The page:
(3) Blog Posts Made in January 2015

Cyprus Weekly

Birding Highlights for the Week Ending 25 Jan 15

Crimson-winged Finch at Mandria on 20 Jan.

It’s still not quite bright enough to get out after work on a Monday but next week it could be a possibility.  So Tuesday, a day’s leave and another early departure for the Crimson-winged Finch at Mandria near Paphos.  I am getting sick of seeing the full-frame images of this bird.  It seems Me and Bill Stacey are now the only birders not to have managed to connect with the bird!  I picked Bill up on the way at Limassol and proceeded to Mandria arriving at about 0730.  2 other birders were already in situ with cameras at the ready.  With us spread out looking in different areas, I received a phone call from Colin Richardson saying he’d found it!  I rushed to his location only to find the bird had flown.  About 20 minutes later Matt Smith said he could see the bird on a rock about 200 meters away.  Scope on it – BINGO, a male Crimson-winged Finch*.  The bird stayed on view for about a minute or so and then flew towards the beach.  I found it again on a small mound.  Later with at least 6 people looking the bird was found again foraging on the beach – with a female.  We continued to watch gaining some photos*. 

We relocated to Asprokremnos Dam and looked for the reported Goldcrest – not an easy bird on Cyprus.  We found at least 2 with a Black Redstart, a couple of Great Tits and several Sardinian Warblers in the area with a Long-legged Buzzard passing overhead.  On the opposite side of the dam, we saw a couple of Cyprus Warblers briefly before returning to Mandria.  At Mandria the Crimson-winged Finches were soon relocated feeding on some seed heads.  That was a relief with only my 3rd lifer in Cyprus in the bag – I had found the other 2 myself so this was really the only serious twitch during my time on the island so far.

Bill and I returned to Limassol via Happy Valley at Episkopi where we saw 6 Griffon Vultures – a good count these days.  At Zakaki Marsh, it was fairly quiet but a male Penduline Tit was a bonus with a couple of Water Pipits, a Kingfisher, a Snipe and a Green Sandpiper putting in appearances.  I dropped Bill off (the journey home was much more enjoyable today having not dipped) and proceeded to Larnaca and Oroklini Marsh.  104 Flamingos and 214 Cattle Egrets was a good count but I soon found a year tick with 1 Drake and 3 Red Crested Pochard females slowly drifting into the reeds and out of site.  I returned home and Deb was also delighted that I’d seen the Finch, bearing in mind that she’d suffered me dipping twice previously.  A great kebab at the local grill and it was the end of a great day!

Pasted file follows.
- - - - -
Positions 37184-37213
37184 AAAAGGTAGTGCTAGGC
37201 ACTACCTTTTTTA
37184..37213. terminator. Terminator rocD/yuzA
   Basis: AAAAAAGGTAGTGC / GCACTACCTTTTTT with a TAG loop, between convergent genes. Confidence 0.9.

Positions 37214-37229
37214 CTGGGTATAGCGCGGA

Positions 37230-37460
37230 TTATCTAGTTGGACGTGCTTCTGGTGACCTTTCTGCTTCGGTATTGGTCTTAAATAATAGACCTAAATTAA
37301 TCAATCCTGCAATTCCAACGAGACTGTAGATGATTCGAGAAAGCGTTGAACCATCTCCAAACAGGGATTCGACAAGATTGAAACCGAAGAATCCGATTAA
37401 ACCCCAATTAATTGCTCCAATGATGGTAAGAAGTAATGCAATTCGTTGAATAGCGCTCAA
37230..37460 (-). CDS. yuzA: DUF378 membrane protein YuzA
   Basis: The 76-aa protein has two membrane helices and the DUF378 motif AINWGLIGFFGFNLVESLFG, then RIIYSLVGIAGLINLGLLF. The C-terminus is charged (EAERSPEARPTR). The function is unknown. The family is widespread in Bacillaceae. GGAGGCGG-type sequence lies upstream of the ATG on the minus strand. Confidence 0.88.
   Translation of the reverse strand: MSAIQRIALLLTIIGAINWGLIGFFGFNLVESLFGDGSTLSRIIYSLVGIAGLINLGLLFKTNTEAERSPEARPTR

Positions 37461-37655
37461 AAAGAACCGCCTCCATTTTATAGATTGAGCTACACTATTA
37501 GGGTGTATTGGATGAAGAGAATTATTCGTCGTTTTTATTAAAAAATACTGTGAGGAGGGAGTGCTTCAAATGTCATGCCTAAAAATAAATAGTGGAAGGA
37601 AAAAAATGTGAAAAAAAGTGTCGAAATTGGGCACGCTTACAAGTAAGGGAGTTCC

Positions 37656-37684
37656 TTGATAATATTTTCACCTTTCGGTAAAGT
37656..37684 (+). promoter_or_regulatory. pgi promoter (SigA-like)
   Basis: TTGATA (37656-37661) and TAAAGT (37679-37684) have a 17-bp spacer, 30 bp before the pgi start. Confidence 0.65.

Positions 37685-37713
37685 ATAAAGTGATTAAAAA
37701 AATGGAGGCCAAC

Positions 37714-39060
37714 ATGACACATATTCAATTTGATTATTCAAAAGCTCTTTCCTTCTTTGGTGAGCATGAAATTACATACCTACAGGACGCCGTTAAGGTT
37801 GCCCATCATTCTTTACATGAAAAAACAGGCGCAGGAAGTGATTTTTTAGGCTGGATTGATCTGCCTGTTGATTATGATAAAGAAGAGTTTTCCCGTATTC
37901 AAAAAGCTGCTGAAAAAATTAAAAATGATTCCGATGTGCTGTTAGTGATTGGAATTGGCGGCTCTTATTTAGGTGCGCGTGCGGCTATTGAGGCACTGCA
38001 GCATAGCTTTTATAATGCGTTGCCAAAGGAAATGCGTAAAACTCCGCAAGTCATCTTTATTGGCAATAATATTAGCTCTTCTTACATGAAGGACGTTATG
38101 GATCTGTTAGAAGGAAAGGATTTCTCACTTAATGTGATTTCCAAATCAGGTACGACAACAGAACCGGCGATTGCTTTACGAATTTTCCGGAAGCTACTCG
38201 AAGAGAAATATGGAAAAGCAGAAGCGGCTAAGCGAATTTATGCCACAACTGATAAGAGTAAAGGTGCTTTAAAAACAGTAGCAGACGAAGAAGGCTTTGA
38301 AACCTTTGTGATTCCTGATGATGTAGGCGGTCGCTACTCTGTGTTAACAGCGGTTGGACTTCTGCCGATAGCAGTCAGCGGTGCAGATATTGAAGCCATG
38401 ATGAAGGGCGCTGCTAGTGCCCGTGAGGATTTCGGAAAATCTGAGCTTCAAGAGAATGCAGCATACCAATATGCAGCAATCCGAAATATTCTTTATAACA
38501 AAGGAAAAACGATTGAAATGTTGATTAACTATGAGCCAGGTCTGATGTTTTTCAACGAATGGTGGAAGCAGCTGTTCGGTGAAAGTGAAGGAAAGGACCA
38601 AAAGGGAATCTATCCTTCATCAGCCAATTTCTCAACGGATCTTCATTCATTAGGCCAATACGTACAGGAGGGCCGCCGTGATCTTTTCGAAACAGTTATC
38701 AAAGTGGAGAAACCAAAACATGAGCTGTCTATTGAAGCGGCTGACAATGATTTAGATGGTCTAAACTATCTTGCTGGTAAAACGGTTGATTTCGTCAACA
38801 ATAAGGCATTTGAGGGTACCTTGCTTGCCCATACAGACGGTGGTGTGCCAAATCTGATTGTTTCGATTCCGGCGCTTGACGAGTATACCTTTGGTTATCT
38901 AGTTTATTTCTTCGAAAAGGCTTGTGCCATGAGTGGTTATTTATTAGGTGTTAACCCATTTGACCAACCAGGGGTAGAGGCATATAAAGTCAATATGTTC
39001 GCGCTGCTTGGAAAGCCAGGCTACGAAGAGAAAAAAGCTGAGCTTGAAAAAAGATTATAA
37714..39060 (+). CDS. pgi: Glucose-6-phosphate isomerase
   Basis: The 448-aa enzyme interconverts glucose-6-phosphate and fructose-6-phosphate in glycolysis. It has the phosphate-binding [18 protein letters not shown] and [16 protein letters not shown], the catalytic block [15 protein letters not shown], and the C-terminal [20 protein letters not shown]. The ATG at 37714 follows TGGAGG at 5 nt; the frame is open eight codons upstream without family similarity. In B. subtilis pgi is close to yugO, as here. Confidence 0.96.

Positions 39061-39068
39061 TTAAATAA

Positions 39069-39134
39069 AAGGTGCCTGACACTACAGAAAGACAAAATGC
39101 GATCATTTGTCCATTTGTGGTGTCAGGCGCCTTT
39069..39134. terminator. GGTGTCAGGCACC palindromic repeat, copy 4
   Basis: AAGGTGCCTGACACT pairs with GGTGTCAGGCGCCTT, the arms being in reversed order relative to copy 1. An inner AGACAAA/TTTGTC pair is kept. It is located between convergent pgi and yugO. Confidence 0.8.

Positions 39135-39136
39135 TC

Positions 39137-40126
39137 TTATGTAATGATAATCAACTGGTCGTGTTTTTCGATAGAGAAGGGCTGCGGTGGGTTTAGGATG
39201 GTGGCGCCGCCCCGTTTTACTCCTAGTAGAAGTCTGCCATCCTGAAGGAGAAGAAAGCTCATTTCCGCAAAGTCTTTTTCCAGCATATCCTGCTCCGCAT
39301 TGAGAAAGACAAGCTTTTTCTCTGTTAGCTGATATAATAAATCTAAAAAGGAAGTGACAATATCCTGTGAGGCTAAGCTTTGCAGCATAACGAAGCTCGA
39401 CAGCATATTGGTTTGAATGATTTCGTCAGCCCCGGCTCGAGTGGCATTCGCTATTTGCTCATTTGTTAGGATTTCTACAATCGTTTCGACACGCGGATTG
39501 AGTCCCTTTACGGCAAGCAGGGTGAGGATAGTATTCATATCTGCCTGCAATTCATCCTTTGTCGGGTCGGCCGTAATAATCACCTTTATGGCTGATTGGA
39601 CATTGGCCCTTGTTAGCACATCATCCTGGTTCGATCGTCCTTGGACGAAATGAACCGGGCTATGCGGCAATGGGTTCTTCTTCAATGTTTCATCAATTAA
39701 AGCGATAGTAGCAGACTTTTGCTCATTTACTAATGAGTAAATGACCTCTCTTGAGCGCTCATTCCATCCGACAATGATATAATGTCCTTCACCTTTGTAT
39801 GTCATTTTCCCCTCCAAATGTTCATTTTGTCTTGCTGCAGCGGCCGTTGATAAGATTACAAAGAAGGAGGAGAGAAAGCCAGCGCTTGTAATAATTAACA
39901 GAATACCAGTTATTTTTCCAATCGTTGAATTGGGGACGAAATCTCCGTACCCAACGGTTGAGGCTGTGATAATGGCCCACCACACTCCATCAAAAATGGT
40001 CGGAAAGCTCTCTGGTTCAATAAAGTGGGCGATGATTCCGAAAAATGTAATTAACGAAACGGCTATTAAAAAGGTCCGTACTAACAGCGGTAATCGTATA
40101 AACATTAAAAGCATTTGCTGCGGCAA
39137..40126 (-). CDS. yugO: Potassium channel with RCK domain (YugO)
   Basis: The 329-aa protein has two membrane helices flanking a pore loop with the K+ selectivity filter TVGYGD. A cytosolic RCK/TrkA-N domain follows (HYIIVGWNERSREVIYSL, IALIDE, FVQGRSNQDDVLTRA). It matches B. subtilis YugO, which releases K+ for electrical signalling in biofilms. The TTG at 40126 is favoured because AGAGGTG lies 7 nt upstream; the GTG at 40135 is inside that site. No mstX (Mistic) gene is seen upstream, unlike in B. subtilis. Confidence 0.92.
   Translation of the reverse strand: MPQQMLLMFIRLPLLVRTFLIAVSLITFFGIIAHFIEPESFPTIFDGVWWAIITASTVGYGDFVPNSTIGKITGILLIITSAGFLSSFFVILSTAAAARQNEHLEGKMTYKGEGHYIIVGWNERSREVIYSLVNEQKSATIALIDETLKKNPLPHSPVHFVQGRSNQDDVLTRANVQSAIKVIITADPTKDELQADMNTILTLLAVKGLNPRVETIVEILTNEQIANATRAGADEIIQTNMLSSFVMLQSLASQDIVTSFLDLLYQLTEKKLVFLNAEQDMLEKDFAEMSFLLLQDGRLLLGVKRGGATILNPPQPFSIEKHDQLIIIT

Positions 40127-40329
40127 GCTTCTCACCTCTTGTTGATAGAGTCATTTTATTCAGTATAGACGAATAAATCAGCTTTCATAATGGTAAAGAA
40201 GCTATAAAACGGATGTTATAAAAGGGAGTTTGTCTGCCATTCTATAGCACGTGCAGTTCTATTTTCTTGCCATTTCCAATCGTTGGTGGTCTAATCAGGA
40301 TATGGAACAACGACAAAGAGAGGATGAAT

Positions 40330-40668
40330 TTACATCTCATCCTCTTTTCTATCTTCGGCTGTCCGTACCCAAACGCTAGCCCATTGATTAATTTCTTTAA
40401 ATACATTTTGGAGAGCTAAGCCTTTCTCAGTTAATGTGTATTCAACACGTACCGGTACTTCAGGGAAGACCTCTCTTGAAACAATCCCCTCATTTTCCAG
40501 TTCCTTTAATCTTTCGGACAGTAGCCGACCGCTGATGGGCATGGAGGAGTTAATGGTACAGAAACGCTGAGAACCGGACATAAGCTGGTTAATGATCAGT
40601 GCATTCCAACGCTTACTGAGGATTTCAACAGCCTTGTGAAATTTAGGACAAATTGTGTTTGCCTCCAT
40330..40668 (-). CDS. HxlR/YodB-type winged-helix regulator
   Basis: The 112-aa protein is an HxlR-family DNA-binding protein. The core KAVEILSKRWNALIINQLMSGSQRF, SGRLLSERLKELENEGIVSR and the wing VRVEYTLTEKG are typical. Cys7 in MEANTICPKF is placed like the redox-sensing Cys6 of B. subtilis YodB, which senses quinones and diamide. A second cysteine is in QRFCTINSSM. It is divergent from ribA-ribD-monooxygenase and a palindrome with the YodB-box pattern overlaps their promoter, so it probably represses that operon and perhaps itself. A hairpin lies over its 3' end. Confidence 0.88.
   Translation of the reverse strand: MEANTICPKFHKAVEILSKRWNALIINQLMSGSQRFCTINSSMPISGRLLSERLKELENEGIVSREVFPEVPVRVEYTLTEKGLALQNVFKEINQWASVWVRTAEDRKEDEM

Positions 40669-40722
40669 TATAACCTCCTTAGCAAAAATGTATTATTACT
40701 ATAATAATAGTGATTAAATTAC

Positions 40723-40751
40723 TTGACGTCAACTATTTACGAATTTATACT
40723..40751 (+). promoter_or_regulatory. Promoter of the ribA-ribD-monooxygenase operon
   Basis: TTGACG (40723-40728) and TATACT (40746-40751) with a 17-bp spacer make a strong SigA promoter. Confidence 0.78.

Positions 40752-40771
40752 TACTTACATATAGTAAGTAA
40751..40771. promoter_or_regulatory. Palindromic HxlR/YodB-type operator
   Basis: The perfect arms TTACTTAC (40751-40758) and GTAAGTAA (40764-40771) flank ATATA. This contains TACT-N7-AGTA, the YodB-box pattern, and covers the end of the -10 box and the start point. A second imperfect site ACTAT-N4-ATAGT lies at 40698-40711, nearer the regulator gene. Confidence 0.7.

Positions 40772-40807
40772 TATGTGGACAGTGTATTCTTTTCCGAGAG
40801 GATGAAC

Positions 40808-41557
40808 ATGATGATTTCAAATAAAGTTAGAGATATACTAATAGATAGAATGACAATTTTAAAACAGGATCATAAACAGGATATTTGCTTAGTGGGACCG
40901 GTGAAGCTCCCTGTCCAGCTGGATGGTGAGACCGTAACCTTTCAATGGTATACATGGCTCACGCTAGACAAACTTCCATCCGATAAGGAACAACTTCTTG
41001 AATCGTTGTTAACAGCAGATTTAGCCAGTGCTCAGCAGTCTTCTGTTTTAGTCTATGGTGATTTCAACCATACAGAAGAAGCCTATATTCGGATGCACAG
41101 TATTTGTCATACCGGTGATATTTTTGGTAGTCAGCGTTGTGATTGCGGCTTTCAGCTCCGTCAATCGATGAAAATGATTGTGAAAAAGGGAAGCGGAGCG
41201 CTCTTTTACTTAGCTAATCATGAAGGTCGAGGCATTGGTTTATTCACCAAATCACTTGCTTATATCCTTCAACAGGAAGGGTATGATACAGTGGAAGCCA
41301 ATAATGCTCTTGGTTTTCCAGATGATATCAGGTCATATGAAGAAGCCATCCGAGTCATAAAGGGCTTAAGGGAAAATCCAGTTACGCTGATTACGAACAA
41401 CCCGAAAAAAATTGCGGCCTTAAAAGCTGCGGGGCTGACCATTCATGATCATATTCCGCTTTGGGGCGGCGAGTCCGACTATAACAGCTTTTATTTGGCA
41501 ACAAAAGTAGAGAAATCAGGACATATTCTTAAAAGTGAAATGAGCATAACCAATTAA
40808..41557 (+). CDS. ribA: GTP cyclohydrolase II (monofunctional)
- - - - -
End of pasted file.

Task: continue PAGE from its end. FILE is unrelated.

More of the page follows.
In the late morning on Wednesday I visited Akhna Dam briefly where a pair of Great White Egrets were with a Grey Heron and a Marsh Harrier quartered the reed bed, flushing at least 7 Reed Buntings.  With nothing else happening I carried onto Paralimni Lake and the group of 9 Ruddy Shelducks were present with 117 Flamingos.  Another 2 Great White Egrets were with several Little Egrets and Grey Herons.  Careful scanning with the scope brought a single Lapwing and a year tick in the form of a group of 7 Ruff.

On Wednesday afternoon, it was a trip over the north.  At Silver Beach a single Curlew. Lapwing and Redshank were seen.  A single Shelduck remained and 2 Snipe were flushed.  At Clapsides Beach 3 Curlews were in the surf and amongst the many Caspian, Yellow-legged and Armenian Gulls were 2 adult Siberian Gulls.  Moving along to Gulserin Pond, c150 Greater Flamingos were feeding and amongst them were good numbers of wildfowl including c20 Pintails.  2 Penduline Tits called from the reeds and 9 Shelducks were present on the water with 5 Black-winged Stilts feeding along the water’s edge.  Fresh Water Lake South was fairly standard with 4 Ferruginous Ducks and a Great White Egret coming to roost with the Catle Egrets, Grey Herons and the remaining, over wintering pair of Glossy Ibises.

Thursday brought another visit to the north but this time a little further afield at Koprulu.  On route I saw a Lapwing on a muddy flash, several Corn Buntings, Stonechats and a ring tail Hen Harrier.  Arriving at Koprulu, the site was still looking great with the water being retained.  Consequently there were thousands of wildfowl and not having the time to do a count I concentrated on the less numerous species.  3 Black-necked Grebes were amongst the hundreds of Coots as were 13 Pochards including 2 drakes.  As I continued to scan I found 4 Ferruginous Ducks, 13 Wigeon and 10 Shelducks amongst the throng of Shovelers, Mallards and Teal.  As I counted the Greater Flamingos which numbered 107 in the background I noticed 2 birds that I had not recorded for the site previously, with 2 Greater White-fronted Geese being present.  At least 5 female type Marsh Harriers were in the area and finally I spotted 2 drake Pintails.  I travelled back via Fresh Water Lake North and managed to find another area near to the water where I saw numerous White Wagtails, a single Redshank and Green Sandpiper.  As I departed a hand full of Spur-winged Plovers alighted noisily.